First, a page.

You look around your company one day and notice that most of your employees seem to be glued to their smartphones. When they’re not working, they’re shopping, accessing social media, texting with friends, watching videos, reading the news . . . you name it. Your eyes aren’t fooling you. According to the best statistics we have been able to find, in some companies more than 80% of employees have smartphones.
Another Set of Statistics to Think About
With all those smartphone users all around your company, it only makes sense to jump right in and start delivering your training to mobile devices, right? Well maybe yes, maybe no.
If you spend some time reading “U.S. Smartphone Use in 2015,” a far-ranging new report about smartphone usage from the Pew Research Center, you’ll find some statistics that are a little troubling. Although smartphone use has increased dramatically (in 2011, only 35% of adult Americans owned them; today, 64% do), 48% of “smartphone-dependent” Americans have experienced service interruptions because they were unable to keep up with their payments. And who are the most “smartphone-dependent” Americans? According to the Pew research, many of them are younger Americans – possibly the same group of people you are trying to reach with your training?
So you need to ask questions before you jump on the mobile training bandwagon. Here are some we think you should ask before you call your training development company to say, “It’s time to put our training on phones.”
Question One: How long will our training program be around?
If you’re creating a program that you project will be used for several years or longer, then it could make sense to spend money to create training that will be delivered via smartphones. If you are launching a program that you will only use for months or weeks, more traditional delivery options (like online programs, videos or classroom instruction) could better serve your needs and cost a lot less to launch.
Question Two: How often will our mobile training materials need to be updated, and what will that cost?
Remember that training materials often need to be updated to reflect new products, new processes, marketplace trends and other factors. Sometimes training materials simply need to be improved. Remember to ask your training development company how much it will cost to revise your mobile-delivered materials in the future. Unless you ask ahead of time and get an agreement in writing, you could end up with a mobile training program that will cost too much to maintain.
Question Three: What phones do my trainees use and how do they use them?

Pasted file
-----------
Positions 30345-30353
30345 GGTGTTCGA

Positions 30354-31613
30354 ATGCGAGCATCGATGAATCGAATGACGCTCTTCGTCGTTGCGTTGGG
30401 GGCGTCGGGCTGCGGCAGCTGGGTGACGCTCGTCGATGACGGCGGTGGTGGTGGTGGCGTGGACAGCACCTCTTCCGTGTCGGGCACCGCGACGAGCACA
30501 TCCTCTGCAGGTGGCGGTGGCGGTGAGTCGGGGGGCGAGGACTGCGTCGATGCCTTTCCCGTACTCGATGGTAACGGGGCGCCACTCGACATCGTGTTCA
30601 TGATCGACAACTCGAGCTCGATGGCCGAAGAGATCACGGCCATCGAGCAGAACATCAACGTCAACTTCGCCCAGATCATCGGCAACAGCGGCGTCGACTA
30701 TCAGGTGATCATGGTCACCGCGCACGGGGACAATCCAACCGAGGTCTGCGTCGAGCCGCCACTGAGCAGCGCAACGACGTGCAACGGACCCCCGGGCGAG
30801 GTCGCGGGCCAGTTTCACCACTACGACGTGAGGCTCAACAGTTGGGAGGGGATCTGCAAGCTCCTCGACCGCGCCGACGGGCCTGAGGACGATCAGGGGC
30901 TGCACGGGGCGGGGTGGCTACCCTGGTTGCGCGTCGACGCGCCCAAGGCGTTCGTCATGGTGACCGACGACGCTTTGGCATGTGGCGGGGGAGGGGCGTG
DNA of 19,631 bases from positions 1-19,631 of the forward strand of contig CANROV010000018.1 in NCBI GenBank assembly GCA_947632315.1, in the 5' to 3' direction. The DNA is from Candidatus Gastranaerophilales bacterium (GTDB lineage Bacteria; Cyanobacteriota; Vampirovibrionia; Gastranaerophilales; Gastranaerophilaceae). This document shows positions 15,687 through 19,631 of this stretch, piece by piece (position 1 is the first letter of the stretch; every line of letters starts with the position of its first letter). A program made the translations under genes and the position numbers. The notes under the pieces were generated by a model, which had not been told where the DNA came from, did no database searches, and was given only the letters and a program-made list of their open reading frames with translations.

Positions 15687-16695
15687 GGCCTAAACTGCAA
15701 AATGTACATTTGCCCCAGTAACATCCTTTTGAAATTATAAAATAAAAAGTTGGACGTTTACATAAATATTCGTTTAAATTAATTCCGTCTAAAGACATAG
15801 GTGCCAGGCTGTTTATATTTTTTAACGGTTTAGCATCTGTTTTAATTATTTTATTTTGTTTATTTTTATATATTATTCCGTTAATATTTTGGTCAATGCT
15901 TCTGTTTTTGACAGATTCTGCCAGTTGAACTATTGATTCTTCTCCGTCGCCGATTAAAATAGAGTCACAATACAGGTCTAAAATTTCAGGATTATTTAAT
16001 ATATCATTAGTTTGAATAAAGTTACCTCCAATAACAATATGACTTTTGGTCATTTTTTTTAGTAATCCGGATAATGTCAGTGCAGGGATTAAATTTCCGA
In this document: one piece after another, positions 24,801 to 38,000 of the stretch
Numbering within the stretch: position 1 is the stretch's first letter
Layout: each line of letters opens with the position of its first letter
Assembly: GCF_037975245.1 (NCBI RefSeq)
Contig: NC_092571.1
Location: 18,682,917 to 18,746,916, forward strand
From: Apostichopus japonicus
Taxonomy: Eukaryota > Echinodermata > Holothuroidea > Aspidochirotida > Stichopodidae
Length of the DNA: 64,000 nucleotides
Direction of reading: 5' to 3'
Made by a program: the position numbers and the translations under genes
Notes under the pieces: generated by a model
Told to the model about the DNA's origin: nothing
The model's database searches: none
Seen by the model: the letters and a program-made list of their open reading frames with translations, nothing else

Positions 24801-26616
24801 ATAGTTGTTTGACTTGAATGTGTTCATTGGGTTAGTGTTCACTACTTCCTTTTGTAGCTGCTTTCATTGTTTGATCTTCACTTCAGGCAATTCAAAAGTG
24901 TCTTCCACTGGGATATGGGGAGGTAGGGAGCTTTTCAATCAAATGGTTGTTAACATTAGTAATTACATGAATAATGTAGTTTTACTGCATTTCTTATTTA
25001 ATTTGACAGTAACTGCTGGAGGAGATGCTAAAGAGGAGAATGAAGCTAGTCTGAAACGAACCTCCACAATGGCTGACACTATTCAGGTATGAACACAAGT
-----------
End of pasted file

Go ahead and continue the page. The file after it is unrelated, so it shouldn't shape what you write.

Chances are good that many, if not most, of your trainees are using current iPhones and Android devices. But it is smart to find out before you develop a mobile program. Several considerations come into play. First, if 10% or 15% of your trainees have devices that will prevent them from accessing your training, is that acceptable? Second, what will it cost to develop training materials that will work across a range of devices that could now include Apple, Android, BlackBerry and even Google phones? Talk to your training development company early in the planning process to get a bead on costs.
Question Four: Am I only thinking of adapting our current training materials to run on mobile devices?
As a training professional, you already know that it is unrealistic to expect your current web-based training programs to display and function correctly on smartphones. The fact is that delivering your current training programs on smartphones can work best if you start with a clean sheet of paper and create all-new materials from the ground up. We urge you to discuss that issue with your training development company.
Question Five: How should mobile delivery influence training planning and design?
This is a very big question that you should tackle in-depth with your training director or consultant. Here are some considerations that come into play . . .
- Lesson length and curriculum design. Lessons that seem to be just the right length when delivered on computer terminals generally seem too long on phones. So don’t be surprised if you have to double the number of lessons to cover the same material.
- Video integration. Videos need to be chosen and formatted to provide an engaging viewer experience on mobile devices.
- Interactive features. Response forms and questionnaires that work just right on a laptop or tablet screen might not function on smartphones’ smaller screens.
- Uniform performance across platforms. Training materials must be created not only to function well, but to work perfectly on iPhones, Androids, Blackberries and the rest.
Question Six: Should we develop a company training app?
In many cases, the answer to this question is yes. As long as you are developing online training programs, a convenient app can encourage more of your learners to log in, use your training, and make it part of their routine.
But tread carefully and talk to your training development company before you jump on board and agree to create a proprietary company training app. One reason is that an app is never just one app, but several that function on different mobile devices. Further, an app needs to be updated and maintained as you launch future training programs. All that can add to your development costs more quickly than you expect.
Isn’t it Time for You to Talk with a Tortal Training Professional?
To learn more about launching and optimizing your mobile training, call Dan Black at his direct line: (704) 502-0343.